– Text and graphics are just two types of languages

• Text: letters, numbers

• Graphics: circles, arrows (plus some letters, numbers)

X = 1

X = 1;

Y = X + 1; Y = X + 1

Embedded Systems Design: A Unified 6

Hardware/Software Introduction, (c) 2000 Vahid/Givargis

Introductory example: An elevator controller

System interface

Partial English description

• Simple elevator up

“Move the elevator either up or down Unit

Control

controller to reach the requested floor. Once at down

the requested floor, open the door for open

at least 10 seconds, and keep it open

– Request Resolver floor

until the requested floor changes.

resolves various floor req

Ensure the door is never open while

moving. Don’t change directions Request

requests into single Resolver

unless there are no higher requests buttons

b1 inside

when moving up or no lower requests

requested floor b2

... elevator

when moving down…” bN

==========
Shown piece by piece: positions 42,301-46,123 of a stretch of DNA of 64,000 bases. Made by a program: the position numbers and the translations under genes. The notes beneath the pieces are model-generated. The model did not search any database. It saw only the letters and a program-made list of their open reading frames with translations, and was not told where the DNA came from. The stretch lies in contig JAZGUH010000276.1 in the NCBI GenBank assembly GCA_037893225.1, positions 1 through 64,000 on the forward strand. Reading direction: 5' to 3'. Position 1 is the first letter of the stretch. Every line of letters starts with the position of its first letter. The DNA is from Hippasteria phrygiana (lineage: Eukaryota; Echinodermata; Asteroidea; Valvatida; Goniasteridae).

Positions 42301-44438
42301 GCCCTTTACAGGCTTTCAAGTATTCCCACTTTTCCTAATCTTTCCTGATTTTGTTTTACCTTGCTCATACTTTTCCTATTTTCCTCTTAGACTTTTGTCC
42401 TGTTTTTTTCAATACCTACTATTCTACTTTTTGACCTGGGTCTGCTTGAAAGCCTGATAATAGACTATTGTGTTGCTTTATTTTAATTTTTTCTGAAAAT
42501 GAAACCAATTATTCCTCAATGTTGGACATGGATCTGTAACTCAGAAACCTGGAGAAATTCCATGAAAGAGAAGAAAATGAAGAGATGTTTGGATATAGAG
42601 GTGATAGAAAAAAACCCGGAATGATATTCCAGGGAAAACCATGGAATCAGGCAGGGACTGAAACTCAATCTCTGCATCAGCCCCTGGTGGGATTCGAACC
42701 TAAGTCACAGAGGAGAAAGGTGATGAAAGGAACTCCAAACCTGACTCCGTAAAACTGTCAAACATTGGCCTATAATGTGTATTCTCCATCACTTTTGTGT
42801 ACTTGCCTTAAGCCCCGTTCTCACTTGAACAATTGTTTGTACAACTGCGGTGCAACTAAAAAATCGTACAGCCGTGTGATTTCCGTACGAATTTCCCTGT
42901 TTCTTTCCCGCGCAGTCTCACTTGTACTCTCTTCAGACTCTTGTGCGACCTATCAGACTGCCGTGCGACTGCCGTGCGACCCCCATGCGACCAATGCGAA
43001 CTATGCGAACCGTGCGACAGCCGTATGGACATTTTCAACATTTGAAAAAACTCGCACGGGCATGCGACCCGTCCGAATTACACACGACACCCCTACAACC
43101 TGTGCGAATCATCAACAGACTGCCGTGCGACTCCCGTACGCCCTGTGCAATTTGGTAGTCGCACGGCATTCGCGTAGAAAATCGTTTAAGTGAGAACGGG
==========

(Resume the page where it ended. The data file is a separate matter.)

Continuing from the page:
– Unit Control moves up1 up/down

up2 buttons

elevator to this requested on each

dn2

up3 floor

floor dn3

...

• Try capturing in C... dnN

Embedded Systems Design: A Unified 7

Hardware/Software Introduction, (c) 2000 Vahid/Givargis

Elevator controller using a sequential

program model System interface

Sequential program model Partial English description

Inputs: int floor; bit b1..bN; up1..upN-1; dn2..dnN; up

Unit

Outputs: bit up, down, open; Control

“Move the elevator either up or down

Global variables: int req; down

to reach the requested floor. Once at

void UnitControl() void RequestResolver() open

the requested floor, open the door for